Slavery

Two hot topics for the price of one

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Wootah
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Slavery

Post #1

Post by Wootah »

Assuming you are against slavery: how do we justify taxation where a portion of a person's work is taken from them for nothing in return?

Bare in mind a slave has the fruit of their labour taken from them and yet may still indirectly benefit if the master uses some of it to feed and cloth them or build roads for them to walk on.

This isn't so much an anti taxation post but questioning whether we really are all against slavery.

Can we be pro taxation and anti slavery and not inherently hypocritical?
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Re: Slavery

Post #2

Post by Tcg »

Wootah wrote:
Can we be pro taxation and anti slavery and not inherently hypocritical?
Sure, at least based on true understanding of slavery. For some reason, believers often are motivated to redefine slavery into something that isn't slavery, just as you have done here. It is a very strange phenomenon.

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Re: Slavery

Post #3

Post by Wootah »

[Replying to Tcg]

Since you have a true understanding of slavery: Help me to understand what i did?
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Re: Slavery

Post #4

Post by Wootah »

[Replying to Tcg]

I just googled slavery and saw this definition: a condition of having to work very hard without proper remuneration or appreciation.

I remember you placed a lot of weight on dictionary definitions in another thread....

Now did you want to debate the topic or was that all you wanted to contribute?
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Re: Slavery

Post #5

Post by Bust Nak »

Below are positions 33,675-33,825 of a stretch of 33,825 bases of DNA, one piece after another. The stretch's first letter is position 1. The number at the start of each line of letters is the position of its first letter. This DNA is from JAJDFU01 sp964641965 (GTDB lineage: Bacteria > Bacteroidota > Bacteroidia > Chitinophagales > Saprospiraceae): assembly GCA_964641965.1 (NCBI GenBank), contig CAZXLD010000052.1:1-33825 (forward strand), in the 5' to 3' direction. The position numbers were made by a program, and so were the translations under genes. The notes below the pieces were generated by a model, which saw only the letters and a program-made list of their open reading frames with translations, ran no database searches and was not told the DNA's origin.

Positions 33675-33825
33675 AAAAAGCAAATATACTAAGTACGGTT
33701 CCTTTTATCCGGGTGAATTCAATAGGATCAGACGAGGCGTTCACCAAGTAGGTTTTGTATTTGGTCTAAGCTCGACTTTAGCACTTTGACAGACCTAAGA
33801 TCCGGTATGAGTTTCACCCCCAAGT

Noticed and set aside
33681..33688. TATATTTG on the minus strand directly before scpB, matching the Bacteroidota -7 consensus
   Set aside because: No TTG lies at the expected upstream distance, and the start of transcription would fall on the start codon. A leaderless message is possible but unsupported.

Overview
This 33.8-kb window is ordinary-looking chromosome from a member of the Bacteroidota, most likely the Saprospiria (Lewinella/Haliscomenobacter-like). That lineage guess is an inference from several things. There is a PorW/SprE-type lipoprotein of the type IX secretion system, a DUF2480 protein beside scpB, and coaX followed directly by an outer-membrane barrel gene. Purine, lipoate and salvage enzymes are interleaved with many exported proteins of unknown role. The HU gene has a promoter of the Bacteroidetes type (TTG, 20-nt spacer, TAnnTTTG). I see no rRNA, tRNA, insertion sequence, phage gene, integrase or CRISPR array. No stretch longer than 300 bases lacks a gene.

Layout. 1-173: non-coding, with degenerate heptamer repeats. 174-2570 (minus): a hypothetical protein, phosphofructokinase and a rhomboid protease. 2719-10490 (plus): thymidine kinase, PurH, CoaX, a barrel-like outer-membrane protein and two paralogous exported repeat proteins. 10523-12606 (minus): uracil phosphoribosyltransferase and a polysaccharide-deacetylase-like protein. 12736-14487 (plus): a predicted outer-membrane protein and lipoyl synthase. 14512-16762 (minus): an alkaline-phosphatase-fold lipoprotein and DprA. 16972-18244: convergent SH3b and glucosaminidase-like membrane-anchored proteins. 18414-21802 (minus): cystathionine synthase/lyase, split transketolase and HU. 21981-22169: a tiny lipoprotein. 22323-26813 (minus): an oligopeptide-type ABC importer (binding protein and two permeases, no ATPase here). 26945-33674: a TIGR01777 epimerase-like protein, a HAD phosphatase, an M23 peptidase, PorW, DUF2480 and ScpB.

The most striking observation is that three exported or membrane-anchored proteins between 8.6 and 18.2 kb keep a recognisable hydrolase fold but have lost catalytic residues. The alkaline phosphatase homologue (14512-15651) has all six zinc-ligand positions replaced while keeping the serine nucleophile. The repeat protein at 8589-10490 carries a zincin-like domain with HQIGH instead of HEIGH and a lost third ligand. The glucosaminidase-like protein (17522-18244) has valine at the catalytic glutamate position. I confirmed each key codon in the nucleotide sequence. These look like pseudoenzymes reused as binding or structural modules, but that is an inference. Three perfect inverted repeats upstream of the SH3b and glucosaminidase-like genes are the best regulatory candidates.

Wootah wrote: Assuming you are against slavery: how do we justify taxation where a portion of a person's work is taken from them for nothing in return?
The premise that taxation amounts to "a portion of a person's work is taken from them for nothing in return" needs support. You are paying your subscription for the services provided.
Can we be pro taxation and anti slavery and not inherently hypocritical?
Of course. Pro taxation doesn't have to mean unfair taxation.

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Re: Slavery

Post #6

Post by Wootah »

[Replying to post 5 by Bust Nak]

My second sentence supports the first one. Just like a slave may indirectly benefit from their labour through housing or food it still makes them a slave.
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Re: Slavery

Post #7

Post by Bust Nak »

Wootah wrote: My second sentence supports the first one. Just like a slave may indirectly benefit from their labour through housing or food it still makes them a slave.
One could say the same thing about a customer purchasing food from a grocery store, is a slave of the store; both are giving up something in return for something else. Where do you draw the line, if not along some nebulous concept of fair exchange?

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Re: Slavery

Post #8

Post by bluethread »

Bust Nak wrote:
Wootah wrote: My second sentence supports the first one. Just like a slave may indirectly benefit from their labour through housing or food it still makes them a slave.
One could say the same thing about a customer purchasing food from a grocery store, is a slave of the store; both are giving up something in return for something else. Where do you draw the line, if not along some nebulous concept of fair exchange?